Parsha: N’tzavim Shabbat
5779, the Year of Shabbat
Shabbat Together Brings Judaism to Down to Earth
The apartment was about 400 square feet, if that, and its owner, a 20-something young Jewish professional in Cincinnati, did not have a baking pan, a proper knife, or a bottle of olive oil to his name, and yet, it was one of the most beautiful Shabbats of my life. We had everything we needed, a love for Jewish identity, a desire to bring Judaism into the home, and a willingness to be creative. After this Shabbat, the words of this week’s parasha became clear. Our tradition is not supposed to be an unapproachable, mysterious teaching. Judaism is meant to be as easy to access as a plate, fork or knife. As Moses is at the end of his life, he implores the Israelites to see the Covenant the same way, as within their grasp and understanding:
It is not in the heavens, that you should say, “Who among us can go up to the heavens and get it for us and impart it to us, that we may observe it?” Neither is it beyond the sea, that you should say, “Who among us can cross to the other side of the sea and get it for us and impart it to us, that we may observe it?” No, the thing is very close to you, in your mouth and in your heart, to observe it. (Deuteronomy 30:12-14)
I believe that this kind of accessibility to Judaism begins with Shabbat dinner. For the past several years now I have spent countless Shabbats mentoring and empowering friends to see the simple practice of Shabbat dinner as within their reach. Anyone can create a Jewish moment in their home regardless of space, cooking ability or experience. I feel blessed that Temple Emanu-El encourages my mission through our Shabbat Together experience, a program designed to help unaffiliated Jews and members of the Temple Emanu-El community foster a Shabbat dinner practice.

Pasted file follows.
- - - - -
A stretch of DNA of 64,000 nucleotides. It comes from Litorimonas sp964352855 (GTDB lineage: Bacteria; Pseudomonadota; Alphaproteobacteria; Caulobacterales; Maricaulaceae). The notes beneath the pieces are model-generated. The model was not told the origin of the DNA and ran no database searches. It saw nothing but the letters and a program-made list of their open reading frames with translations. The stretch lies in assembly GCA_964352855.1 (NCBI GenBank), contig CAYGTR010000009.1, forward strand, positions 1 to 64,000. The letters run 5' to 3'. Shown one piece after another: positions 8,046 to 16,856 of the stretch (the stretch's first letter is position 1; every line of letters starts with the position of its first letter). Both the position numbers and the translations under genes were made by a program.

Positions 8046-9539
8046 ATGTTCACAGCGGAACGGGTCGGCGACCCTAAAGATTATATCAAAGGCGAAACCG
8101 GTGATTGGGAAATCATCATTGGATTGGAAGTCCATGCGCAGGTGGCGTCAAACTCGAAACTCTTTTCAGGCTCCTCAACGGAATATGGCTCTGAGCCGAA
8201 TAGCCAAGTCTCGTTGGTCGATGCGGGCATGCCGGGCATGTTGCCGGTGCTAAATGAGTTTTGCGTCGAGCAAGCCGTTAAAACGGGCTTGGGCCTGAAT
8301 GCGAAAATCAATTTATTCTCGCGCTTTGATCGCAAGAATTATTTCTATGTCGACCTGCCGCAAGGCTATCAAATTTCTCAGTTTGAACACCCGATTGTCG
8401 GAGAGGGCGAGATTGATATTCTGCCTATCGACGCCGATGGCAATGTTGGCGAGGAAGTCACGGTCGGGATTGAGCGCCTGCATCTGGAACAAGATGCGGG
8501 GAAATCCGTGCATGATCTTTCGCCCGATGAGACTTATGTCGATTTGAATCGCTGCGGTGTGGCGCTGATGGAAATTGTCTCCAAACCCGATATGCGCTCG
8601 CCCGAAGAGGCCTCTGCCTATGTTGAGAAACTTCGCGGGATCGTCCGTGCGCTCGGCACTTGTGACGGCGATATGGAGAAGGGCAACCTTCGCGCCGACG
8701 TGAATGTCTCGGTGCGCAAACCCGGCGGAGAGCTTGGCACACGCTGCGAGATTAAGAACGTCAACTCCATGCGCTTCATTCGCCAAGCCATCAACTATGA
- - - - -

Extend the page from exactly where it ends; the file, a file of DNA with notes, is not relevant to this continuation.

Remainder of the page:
Moses teaches us that we are the inheritors of a tradition that is for us to shape and mold. I believe that when we create unique weekly moments that connect us with our Jewish identity, then the more of Jewish tradition will fall within our reach.
After all, the Covenant is not just with those present at Moses’ speech, it is for all the subsequent generations of Jews as well.
As we enter the High Holy Days, let Moses’ words serve us as an essential reminder that Judaism is for each of us. We will engage with the sometimes-unfamiliar words and melodies of the High Holy Days, and we might feel as though Judaism is truly something in the heavens or across the sea; however, my prayer is that we will find ways in this new year to claim our inheritance in the chain of tradition.